Brisbane suburbs, Brisbane
This tip is for all those people who love browsing around cemeteries.
The Nudgee Catholic cemetery is the only major private cemetery in Brisbane, and the 1st burial here was in 1867.
It really is quite interesting to have a walk and drive around, its very large!
The cemetery is divided into distinct sections. It has an area for the church religious orders such as the Sisters of Mercy and the Christian Brothers and others that are set in defined areas.
Another large section is that set aside for above ground burials which are popular with some European cultures and large family plots used for generations of families.
We drove around the numerous, elaborate, Italian mausoleums. I had to stop and have a look, many were in a nice marble room with photographs and memorabilia of the deceased.
Not only Italians, but there are a lot of Irish descendants are buried in this cemetery.
The cemetery's most famous interee is Vincent Gair, Premier of Queensland from 1952 - 1957.
Amongst the prominent religious burials is Mother Mary Vincent Whitty, founder of the Sisters of Mercy in Brisbane.
Fondest memory: 493 St Vincents Road, Nudgee
Looking to move or visit from overseas? It can be hard trying to find out where you should be looking for a hotel/motel...
www.octopustravel.com and www.needitnow.com are my favourite methods of finding hotel rooms at the last minute for a cheaper price than usual.
Spring Hill is literally a hop, skip and jump from the city centre. There is a lot of accomodation there at a range of prices. Spring Hill doesn't really have much to offer in terms of food and fun - I guess people rely on how it is so close to the city. As such, there isn't much human traffic on the back end of it and it can be quite a lonely and dark walk home if that's where you are staying. However, the front end is very much city fringe and highly populated.
Fortitude Valley has a lot of affordable and unaffordable accom - it is far more eclectic and fun to be in and probably worth you looking into to stay or just hang out in your spare time. There are heaps of cheap food options there too, being the Chinatown part of Brisbane (or one of them, the other being Sunnybank!)
New Farm extends from the Valley and is also a good place to stay. Very easy to travel to the city or the airport from there. Very public transport oriented.
West End is more of a houses area although definitely suitable for long term stays for those who want to rent an apartment. West End is also happily serviced by public transport as well as being a great walk from the city. Plenty of food options again.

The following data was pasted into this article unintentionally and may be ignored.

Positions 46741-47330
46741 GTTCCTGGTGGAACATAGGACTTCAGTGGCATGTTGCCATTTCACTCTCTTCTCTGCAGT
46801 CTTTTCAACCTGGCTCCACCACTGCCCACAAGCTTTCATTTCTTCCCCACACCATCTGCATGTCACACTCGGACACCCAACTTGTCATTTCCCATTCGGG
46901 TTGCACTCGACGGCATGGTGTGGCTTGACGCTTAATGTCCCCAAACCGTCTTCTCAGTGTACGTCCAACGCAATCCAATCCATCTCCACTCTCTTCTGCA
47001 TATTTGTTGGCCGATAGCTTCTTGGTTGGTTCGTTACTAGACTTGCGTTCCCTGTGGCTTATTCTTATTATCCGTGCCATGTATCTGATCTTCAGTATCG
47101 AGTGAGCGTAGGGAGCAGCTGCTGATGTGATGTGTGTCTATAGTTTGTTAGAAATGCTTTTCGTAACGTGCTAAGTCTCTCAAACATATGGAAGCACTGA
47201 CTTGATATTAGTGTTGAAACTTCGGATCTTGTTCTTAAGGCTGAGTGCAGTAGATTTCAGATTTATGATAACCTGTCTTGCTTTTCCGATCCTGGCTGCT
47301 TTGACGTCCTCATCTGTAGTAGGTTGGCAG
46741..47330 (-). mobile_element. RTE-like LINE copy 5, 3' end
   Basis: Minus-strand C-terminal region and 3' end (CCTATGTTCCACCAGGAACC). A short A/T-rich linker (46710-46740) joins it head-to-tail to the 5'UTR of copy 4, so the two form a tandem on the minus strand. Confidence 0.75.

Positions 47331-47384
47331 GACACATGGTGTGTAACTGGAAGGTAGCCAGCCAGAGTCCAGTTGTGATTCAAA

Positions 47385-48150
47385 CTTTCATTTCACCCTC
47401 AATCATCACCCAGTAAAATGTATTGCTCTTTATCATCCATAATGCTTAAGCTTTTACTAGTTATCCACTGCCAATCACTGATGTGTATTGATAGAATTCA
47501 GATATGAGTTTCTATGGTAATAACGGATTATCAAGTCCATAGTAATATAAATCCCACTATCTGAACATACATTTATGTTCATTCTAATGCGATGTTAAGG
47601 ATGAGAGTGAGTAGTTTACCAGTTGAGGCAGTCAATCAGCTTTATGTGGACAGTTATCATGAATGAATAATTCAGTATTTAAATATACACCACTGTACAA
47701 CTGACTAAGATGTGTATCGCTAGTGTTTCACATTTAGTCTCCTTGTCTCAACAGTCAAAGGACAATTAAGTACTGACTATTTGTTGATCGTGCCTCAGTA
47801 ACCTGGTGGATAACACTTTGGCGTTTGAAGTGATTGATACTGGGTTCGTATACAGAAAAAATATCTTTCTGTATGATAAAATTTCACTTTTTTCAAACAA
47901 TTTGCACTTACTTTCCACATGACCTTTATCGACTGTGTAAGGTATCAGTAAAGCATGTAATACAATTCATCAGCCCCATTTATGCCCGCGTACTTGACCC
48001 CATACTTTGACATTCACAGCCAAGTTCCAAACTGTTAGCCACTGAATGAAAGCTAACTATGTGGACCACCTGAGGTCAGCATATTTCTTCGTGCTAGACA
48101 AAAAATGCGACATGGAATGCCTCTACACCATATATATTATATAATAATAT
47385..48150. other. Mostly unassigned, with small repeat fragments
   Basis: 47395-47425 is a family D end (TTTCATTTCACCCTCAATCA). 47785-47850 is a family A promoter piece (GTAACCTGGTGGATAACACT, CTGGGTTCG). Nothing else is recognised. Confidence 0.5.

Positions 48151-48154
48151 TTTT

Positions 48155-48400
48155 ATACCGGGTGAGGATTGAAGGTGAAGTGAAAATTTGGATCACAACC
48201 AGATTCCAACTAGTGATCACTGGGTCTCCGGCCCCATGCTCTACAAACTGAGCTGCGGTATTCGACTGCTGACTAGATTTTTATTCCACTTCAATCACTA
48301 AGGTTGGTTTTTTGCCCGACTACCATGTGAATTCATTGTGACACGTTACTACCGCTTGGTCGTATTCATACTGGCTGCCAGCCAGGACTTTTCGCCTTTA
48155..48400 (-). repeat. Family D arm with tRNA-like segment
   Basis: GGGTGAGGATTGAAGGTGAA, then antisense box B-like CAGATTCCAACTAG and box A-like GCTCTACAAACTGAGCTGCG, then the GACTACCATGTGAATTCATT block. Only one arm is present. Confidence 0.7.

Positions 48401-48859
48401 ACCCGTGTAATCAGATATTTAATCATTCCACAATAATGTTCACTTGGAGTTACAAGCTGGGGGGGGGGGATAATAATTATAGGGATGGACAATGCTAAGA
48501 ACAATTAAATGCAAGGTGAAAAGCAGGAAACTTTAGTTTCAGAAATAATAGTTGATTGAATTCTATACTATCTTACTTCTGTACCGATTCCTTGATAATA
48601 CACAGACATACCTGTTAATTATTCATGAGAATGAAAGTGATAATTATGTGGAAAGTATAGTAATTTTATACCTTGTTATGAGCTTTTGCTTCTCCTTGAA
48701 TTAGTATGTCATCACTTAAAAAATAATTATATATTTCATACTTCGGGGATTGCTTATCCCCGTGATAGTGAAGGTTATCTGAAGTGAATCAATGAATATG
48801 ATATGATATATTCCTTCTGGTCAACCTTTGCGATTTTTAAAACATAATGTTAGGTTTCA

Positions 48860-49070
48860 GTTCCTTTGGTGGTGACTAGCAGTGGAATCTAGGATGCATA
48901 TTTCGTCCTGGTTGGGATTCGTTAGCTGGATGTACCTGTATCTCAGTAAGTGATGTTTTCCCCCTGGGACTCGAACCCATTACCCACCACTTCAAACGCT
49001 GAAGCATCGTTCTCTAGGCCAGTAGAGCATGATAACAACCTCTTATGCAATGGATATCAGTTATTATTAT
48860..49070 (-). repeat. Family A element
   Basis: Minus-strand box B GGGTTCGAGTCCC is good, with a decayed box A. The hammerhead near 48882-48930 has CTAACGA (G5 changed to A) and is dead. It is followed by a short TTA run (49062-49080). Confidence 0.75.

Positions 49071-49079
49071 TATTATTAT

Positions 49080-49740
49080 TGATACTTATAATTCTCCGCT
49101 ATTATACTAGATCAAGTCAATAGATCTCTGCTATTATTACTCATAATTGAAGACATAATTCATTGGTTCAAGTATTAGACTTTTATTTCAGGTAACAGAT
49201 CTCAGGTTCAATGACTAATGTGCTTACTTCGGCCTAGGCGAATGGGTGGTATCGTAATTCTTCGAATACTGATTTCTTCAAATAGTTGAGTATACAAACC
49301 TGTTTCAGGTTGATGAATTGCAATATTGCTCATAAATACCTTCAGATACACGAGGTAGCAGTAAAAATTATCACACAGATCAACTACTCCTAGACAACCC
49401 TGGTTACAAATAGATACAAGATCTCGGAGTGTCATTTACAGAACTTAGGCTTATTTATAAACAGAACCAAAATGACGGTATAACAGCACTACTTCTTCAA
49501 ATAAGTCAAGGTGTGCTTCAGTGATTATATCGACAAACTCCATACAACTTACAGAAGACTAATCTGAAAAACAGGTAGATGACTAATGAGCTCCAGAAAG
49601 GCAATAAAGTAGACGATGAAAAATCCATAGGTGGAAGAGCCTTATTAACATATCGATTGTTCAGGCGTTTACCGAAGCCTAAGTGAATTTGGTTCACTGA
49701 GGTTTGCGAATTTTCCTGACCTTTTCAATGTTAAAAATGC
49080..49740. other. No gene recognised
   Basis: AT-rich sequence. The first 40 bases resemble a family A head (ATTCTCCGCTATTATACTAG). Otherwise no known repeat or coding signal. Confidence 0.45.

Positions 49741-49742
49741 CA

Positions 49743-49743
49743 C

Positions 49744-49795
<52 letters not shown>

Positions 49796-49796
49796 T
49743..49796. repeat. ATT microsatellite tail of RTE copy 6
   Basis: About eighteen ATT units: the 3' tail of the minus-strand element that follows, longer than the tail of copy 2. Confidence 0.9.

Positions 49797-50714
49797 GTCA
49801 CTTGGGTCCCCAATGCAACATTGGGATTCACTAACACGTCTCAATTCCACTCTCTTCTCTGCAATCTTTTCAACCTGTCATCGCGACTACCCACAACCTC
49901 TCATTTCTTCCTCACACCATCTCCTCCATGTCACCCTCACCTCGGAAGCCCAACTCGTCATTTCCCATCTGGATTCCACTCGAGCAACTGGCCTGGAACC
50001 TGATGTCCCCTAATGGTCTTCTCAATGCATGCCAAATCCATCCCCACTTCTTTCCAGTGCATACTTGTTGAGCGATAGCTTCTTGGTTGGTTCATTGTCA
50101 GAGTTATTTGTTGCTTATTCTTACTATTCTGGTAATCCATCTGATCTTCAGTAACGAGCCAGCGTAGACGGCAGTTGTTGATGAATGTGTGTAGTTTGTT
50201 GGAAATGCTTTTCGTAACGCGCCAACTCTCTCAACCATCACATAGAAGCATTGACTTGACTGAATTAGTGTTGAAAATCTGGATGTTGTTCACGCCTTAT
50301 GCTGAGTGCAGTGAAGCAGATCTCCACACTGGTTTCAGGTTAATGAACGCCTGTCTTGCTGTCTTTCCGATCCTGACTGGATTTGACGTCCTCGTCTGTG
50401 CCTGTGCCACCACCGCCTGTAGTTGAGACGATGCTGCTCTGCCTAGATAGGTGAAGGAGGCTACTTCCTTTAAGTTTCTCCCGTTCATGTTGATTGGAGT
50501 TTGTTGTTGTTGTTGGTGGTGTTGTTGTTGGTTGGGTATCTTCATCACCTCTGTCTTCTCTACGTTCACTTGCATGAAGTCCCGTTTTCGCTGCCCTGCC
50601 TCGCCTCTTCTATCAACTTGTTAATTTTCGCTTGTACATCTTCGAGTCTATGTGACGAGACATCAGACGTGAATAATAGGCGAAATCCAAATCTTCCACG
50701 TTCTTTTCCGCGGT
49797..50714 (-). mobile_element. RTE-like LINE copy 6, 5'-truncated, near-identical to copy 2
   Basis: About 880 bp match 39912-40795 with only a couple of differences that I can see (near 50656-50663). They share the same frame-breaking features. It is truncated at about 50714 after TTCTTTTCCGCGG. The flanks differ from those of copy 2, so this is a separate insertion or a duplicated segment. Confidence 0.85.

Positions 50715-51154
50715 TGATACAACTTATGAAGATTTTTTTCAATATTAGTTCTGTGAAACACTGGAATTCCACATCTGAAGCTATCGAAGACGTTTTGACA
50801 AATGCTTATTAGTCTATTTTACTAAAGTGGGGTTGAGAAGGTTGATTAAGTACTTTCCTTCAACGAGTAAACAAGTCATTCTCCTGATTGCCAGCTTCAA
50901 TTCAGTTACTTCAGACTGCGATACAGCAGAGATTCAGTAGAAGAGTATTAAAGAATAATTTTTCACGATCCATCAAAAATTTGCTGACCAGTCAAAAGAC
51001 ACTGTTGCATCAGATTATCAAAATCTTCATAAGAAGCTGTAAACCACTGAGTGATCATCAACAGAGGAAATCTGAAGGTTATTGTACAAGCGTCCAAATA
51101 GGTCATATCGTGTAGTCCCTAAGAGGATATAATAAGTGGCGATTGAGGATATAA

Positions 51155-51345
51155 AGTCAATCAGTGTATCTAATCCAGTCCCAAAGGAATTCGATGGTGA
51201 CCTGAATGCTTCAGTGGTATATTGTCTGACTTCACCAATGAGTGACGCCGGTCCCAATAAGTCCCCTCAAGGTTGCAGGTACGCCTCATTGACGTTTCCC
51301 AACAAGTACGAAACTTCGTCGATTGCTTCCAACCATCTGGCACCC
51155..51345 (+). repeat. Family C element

South Brisbane is serviced by South Bank in terms of food and things to do. South Bank being one of Brisbane's major attractions for fine dining and the fake beach. South Brisbane is home to many many apartments. Also a walkable distance to the city and close the the pedestrian bridge that will take you to the botanic gardens in the city.
Fondest memory: Woolloongabba is now one of the up and coming locations to stay. There are supermarkets, food outlets, pubs and heaps of transport, a whole bus interchange of your own in fact. Great for students. Everything you need is there. A lot of redevelopment has occurred over the last few years.
Kangaroo Point may seem very close to the city, but I find it really has little to offer. There are some convenience stores but you really have to leave to get to a variety of restaurants and there is a great big road cutting it off from South Brisbane. There are definitely better choices than here.
Kelvin Grove is now coming up as a great place for students to stay as they have just installed a new "urban village" which focuses on the needs of people to have everything they need in a local area. Another bus interchange is located there, as well as one of the campuses of the university. Additionally, rent is much cheaper there than some of the suburbs closer to the city.
Another sought after place to stay is Toowong. Plenty of rental properties there to choose from, well loved by students, great night life and plenty of food/cafes. Heaps of transport.
Hopefully this has helped you make some selections about where you want to start looking for a place to stay when you are here.
James Street in Brisbane's suburb of Teneriffe (near the Valley) is a superb place to spend a day browsing, eating and watching foreign films. The Palace cinema shows some of the best in foreign and independent film, and is well worth checking out while you're in town. The James Street Markets have the pick of fresh fruit, vegies, seafood, meat, bread, flowers...the list goes on. A great place to get supplies of high quality. This street has numerous uber trendy bar bistros, such as The Cru Bar and Lux. Mostly quite expensive, but great vibe. Made in Japan is a beautiful store in this street which sells imported Japanese furniture, plates, books, prints. If it's made in Japan, they have it. A beautiful and relaxing part of Brisbane to spend some time.
Fondest memory: I'm a local, so I get to see the best of Brisbane every day. When I'm in Europe, I miss the casual atmosphere of Brisbane and the multi-cultural aspect. I've never been anywhere in the world where you can see people from such diverse parts of the world in one inner city mall! Just a trip down the river on the Citycat is a great way to spend the day. Hop off at New Farm Park, and walk the length of Brunswick Street into the Valley. Brunswick Street Mall markets are held every Saturday morning. A great way to spend some time in Brisbane is to catch a Citycat to New Farm, walk about 20 min to the Brunswick Street Mall, pick a fantastic eatery along the way, or Fat Rics in the Mall, for brekky, and browse through the markets for clothes, aromatherapy products, and creative arts. Brisbane is a beautiful city that offers more than most of its inhabitants will admit!